It appears that, broadly, the plaintiffs fall into two categories:-
The second category could be described, politely, as ‘opportunists’. Folk such as nomads, wanderers, drifters and vagrants. Perhaps the best term would be ‘hunter-gatherers’. Essentially folk who were trespassing on the farms, with or without the knowledge and consent of the landowner. (Today, in much the same way, ‘opportunists’ collect firewood and muthi and set snares for wild animals. ‘Opportunist’ off-road enthusiasts seek-out the more remote and hilly/muddy bits to test their vehicles and bikes and, every year, the Shembe religious sect trespass on some of the higher slopes to prey.)
However, this claim, as a community claim, is hard to understand on a number of counts – two particularly spring to mind:-
- Dispossessions for any reason (particularly racial reasons) did not, as far as can be discovered, take place anywhere in the area. The official government records make no mention of any dispossessions and this is supported by the literature and the recollections of long term landowners. (The Nationalist Government was particularly good at record keeping and the dispossessions – Sophiatown, District Six and all the others that took place – were well documented by the administration.)
- The concept of a community spanning 35 kilometres (from Pelindaba in the west to HartRAO in the east) and covering 17000 hectares is hard to imagine. Perhaps not hard to imagine in the current day and age with modern communication technology – but impossible to imagine at the time the dispossessions were supposed to have taken place in the late 1950’s or early 1960’s. Remember, sixty years ago telephones of any sort were scarce and there were no cell phones. Farm radios were restricted to the wealthy. There was no SMS’s, ‘WhatsApp’ or social media. Roads were bad. There were no ‘taxi’s’ and busses were few and far between. To have transmitted a message, from the east end of the area to the west would have involved a walk, of 4 or 5 days, through harsh country. News did not travel quickly. Co-operative ventures, such as the claimants suggest they might have taken part-in as a distributed community that covers the land under claim, would have been extraordinarily difficult to plan and impossible to organise and execute.
Sixty years ago the whole area was very largely virgin land with a significant quantity of wildlife. It was ‘loosely-held’ in that homesteads were few and far between and infrastructure was generally poor. It was sparsely populated – the total South African population at the time (refer note marked “TIME” below) was around 17 million, as compared to today’s population of nearly 59 million. There were pockets of development, for example where there were easily accessible mineral outcrops that could be mined, or stone that could be quarried or where there was a patch of fertile soil close to a natural water resource that could be used to easily produce crops. But, by and large, the owners (talking here the ‘official’, ‘formal’, ‘registered’, ’titled’ owners) did not make extensive use of the land. In short, sixty years ago Broederstroom and surrounds were much as they are today, but more so! Much, much more so. And it is worth understanding why. The land is generally mountainous, dry, rocky and infertile. The climate is fairly harsh for crops. (This is not, for example, the winelands of the Western Cape or the Nile river valley.) This is, generally, challenging country for agriculture.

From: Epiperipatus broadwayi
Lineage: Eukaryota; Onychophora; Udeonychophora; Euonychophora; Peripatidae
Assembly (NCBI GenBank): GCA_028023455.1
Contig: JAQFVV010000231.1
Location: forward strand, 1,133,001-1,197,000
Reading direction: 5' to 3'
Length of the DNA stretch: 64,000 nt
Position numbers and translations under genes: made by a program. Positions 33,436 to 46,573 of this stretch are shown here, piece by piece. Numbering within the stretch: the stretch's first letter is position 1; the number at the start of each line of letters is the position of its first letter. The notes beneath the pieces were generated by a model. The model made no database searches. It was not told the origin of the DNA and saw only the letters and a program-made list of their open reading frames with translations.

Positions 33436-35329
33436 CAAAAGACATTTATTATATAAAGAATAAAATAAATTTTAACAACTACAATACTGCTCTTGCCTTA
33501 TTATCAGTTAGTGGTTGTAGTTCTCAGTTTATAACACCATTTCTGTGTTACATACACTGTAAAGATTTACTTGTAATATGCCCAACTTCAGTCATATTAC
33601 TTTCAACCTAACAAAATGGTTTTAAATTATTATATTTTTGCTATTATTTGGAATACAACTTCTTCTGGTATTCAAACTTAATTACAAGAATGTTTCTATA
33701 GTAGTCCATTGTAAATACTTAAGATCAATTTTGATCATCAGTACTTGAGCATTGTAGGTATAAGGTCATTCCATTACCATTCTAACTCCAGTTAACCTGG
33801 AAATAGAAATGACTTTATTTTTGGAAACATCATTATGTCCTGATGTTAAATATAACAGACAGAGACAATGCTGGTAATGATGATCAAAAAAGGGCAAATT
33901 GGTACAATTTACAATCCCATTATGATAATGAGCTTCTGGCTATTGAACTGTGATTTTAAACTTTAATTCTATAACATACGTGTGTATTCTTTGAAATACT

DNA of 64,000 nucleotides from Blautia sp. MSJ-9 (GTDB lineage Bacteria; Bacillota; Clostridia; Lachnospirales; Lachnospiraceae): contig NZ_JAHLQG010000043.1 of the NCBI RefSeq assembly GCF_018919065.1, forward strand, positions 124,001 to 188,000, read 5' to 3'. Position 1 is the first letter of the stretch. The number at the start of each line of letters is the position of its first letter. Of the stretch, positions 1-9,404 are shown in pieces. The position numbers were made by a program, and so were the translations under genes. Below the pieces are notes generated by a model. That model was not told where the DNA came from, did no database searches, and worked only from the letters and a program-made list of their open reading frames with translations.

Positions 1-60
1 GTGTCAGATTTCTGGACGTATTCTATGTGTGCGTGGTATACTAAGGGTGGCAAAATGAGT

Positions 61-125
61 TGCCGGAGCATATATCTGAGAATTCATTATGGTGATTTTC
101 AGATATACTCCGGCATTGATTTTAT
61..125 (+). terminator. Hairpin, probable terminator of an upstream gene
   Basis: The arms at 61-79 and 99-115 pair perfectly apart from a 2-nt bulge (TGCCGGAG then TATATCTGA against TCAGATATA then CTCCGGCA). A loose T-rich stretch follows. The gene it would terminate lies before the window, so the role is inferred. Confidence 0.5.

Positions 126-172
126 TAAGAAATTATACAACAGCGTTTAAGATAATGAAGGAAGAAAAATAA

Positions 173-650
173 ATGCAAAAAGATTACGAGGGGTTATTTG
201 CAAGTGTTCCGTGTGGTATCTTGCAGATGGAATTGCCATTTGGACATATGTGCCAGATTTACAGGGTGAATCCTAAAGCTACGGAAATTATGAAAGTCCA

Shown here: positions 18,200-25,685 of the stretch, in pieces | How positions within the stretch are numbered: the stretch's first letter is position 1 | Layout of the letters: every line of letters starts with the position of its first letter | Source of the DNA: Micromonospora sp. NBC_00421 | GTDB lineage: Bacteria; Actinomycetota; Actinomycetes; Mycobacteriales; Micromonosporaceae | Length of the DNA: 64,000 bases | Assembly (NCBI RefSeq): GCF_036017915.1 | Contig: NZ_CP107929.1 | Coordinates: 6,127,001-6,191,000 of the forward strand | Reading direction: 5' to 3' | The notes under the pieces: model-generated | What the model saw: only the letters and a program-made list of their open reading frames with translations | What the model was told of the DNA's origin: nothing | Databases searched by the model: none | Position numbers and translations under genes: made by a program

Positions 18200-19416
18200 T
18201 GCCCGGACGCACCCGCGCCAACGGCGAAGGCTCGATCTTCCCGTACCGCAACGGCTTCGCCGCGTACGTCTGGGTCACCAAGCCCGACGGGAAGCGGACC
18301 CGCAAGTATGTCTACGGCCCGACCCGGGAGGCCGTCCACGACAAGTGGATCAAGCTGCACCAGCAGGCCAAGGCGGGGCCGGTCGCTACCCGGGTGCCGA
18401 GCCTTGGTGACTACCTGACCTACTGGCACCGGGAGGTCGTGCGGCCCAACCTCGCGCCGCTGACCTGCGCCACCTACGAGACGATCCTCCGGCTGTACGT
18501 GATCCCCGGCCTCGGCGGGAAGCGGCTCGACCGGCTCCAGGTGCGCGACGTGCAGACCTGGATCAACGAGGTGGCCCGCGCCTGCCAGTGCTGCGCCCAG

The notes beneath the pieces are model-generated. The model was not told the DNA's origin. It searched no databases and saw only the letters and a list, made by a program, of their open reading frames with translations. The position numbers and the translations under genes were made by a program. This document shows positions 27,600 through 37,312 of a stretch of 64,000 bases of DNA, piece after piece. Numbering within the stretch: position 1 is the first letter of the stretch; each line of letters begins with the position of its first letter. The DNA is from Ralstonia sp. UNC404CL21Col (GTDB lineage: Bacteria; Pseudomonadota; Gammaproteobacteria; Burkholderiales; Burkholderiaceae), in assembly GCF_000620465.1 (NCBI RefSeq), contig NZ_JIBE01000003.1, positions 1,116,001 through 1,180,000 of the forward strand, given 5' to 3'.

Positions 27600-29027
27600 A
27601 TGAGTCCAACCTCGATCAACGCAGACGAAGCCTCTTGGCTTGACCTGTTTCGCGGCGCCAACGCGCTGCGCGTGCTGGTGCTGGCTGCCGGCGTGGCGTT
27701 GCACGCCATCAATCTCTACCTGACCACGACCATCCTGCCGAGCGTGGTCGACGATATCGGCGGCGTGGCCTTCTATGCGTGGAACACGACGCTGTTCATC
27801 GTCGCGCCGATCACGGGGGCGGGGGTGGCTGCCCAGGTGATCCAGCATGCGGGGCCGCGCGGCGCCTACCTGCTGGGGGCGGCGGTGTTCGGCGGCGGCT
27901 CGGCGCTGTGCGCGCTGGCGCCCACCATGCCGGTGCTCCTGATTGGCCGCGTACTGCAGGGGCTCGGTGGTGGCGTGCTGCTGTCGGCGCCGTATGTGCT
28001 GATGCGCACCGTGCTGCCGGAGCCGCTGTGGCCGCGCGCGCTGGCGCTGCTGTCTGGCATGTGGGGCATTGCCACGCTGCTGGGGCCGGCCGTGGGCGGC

NOTE – TIME
It is not possible to be certain when ‘the time’ of the supposed dispossessions actually was. The Claimants documents, confusingly, talk of the ‘Voortrekkers’ but it would appear that the claim relates to approximately the period of the late 1950’s and early 1960’s.
The above matters are updates to the recent previous newsflashes and, for clarity, should be read in conjunction with them.
As a formality I should like to record that the opinions stated above are my own and are made without prejudice to any legal or any other position that may exist insofar as the Broederstroom Land Claim is concerned.
26778 Land Claim Action Group.
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1. Example email or letter
Good day Mr V Ramaano.
No I do not support the Constitution Eighteenth Amendment Bill.
*Optional -- Insert here any reasons for your decision to not support the amendment *
Your Name and Surname
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The opinions expressed in this newsletter are my own and do not necessarily represent those of the Committee or of the appointed legal team.